The New Indian Express - - EDITORIAL -

The scheme-a-day jug­ger­naut is clearly on the roll in Odisha. As the race to the elec­tions starts, free­bies are flow­ing. In the last three days, the state gov­ern­ment has un­veiled as many schemes—from LED bulb dis­tri­bu­tion to a hike in hon­o­rar­ium for 1.45 lakh an­gan­wadi work­ers. When mass ap­pease­ment is the mantra of the po­lit­i­cal class and farm loan waiver schemes are an­nounced within hours of gov­ern­ment for­ma­tion in In­dia, why should the Naveen Pat­naik gov­ern­ment be ex­pected to ex­er­cise re­straint? Eco­nom­ics be damned, there is an elec­tion to be won, af­ter all! Most such schemes— their in­ten­tions not­with­stand­ing—are hurt­ing the state’s econ­omy.

Last month’s Krushak As­sis­tance for Liveli­hood and In­come Aug­men­ta­tion, es­ti­mated to cost `10,180 crore over three years, re­quired the gov­ern­ment to source `1,000 crore from its con­tin­gency fund (CF) to meet the cur­rent fiscal’s pro­vi­sion­ing. Now an or­di­nance is needed to en­hance the cor­pus of CF so that ex­i­gen­cies can be met. Sim­i­larly, the hikes for an­gan­wadi work­ers would cost `80 crore an­nu­ally. Be­sides dol­ing out fi­nan­cial as­sis­tance to grad­u­ate and PG stu­dents from un­der­priv­i­leged sec­tions, the state has al­ready of­fered in­ter­est­free loans and seed money to 15 lakh new women self-help groups and much more.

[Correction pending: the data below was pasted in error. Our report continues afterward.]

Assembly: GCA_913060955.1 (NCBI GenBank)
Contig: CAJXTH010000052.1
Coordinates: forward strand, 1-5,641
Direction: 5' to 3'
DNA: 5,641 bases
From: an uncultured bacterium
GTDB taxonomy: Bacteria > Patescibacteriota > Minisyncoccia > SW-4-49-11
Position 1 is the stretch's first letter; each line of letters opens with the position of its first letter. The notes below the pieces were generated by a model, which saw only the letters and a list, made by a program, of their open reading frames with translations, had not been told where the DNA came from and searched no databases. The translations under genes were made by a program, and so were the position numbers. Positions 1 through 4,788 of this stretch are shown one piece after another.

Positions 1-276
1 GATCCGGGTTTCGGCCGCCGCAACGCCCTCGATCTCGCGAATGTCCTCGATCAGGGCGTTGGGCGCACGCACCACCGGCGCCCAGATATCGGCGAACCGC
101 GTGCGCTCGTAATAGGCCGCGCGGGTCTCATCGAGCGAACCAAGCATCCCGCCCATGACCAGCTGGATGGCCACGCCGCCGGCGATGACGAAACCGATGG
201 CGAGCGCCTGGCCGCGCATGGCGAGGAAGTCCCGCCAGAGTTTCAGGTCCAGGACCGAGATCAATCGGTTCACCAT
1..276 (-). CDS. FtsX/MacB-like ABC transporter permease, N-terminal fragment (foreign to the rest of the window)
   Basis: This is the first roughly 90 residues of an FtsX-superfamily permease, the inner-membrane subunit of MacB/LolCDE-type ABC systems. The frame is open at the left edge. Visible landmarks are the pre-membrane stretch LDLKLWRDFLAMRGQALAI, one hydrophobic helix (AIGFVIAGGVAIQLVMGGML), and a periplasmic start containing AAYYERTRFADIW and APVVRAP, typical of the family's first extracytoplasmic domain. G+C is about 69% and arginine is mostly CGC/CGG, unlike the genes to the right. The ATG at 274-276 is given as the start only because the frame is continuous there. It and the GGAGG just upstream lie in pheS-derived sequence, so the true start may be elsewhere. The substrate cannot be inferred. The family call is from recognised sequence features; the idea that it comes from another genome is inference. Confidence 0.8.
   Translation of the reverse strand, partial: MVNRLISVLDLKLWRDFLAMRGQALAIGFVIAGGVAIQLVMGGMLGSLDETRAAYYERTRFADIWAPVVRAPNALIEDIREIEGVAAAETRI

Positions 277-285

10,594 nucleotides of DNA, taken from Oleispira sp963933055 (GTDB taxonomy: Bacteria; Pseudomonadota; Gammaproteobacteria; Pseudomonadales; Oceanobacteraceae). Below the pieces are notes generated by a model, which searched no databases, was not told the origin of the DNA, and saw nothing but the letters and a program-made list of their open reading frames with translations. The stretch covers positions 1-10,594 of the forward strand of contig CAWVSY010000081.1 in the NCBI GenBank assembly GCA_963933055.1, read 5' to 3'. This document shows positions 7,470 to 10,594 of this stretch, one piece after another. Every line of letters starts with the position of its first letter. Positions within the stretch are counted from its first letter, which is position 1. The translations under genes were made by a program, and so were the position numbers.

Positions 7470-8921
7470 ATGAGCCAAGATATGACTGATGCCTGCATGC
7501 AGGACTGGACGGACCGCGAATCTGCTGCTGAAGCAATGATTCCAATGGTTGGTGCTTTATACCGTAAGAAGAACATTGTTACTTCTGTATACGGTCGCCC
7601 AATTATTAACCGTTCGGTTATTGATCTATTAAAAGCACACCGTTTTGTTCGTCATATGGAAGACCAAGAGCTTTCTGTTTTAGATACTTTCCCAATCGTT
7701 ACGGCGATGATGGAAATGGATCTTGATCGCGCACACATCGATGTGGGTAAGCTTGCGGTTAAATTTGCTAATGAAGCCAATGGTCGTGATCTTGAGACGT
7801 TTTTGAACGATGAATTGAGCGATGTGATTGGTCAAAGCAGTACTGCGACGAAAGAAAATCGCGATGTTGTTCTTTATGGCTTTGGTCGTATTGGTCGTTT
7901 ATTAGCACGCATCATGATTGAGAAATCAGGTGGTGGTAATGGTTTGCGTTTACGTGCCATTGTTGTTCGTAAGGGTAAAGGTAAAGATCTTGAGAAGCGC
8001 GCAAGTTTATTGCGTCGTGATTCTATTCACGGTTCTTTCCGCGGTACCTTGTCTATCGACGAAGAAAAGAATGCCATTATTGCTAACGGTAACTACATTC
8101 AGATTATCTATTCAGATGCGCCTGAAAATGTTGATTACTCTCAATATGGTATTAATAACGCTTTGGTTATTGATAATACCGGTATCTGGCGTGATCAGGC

All these only add up to huge and re­cur­ring costs. The 15th Fi­nance Com­mis­sion re­cently lauded the gov­ern­ment for its fiscal man­age­ment but was cor­rect in point­ing out that Odisha’s progress in agri­cul­ture, health and ed­u­ca­tion con­tinue to be way below the na­tional bench­mark. That’s where the real prob­lem of pop­ulism lies: It does not trans­form the lives of the peo­ple it tar­gets. The Com­mis­sion cau­tioned that de­spite high growth rate, the state’s eco­nomic sce­nario re­mains sig­nif­i­cantly volatile and in­con­sis­tent. This must be heeded. While the need for fiscal pru­dence can­not be overem­pha­sised, his­tory would judge the in­cum­bent gov­ern­ment for run­ning up a debt of over `90,000 crore in 19 years. That is not some­thing Naveen would want.

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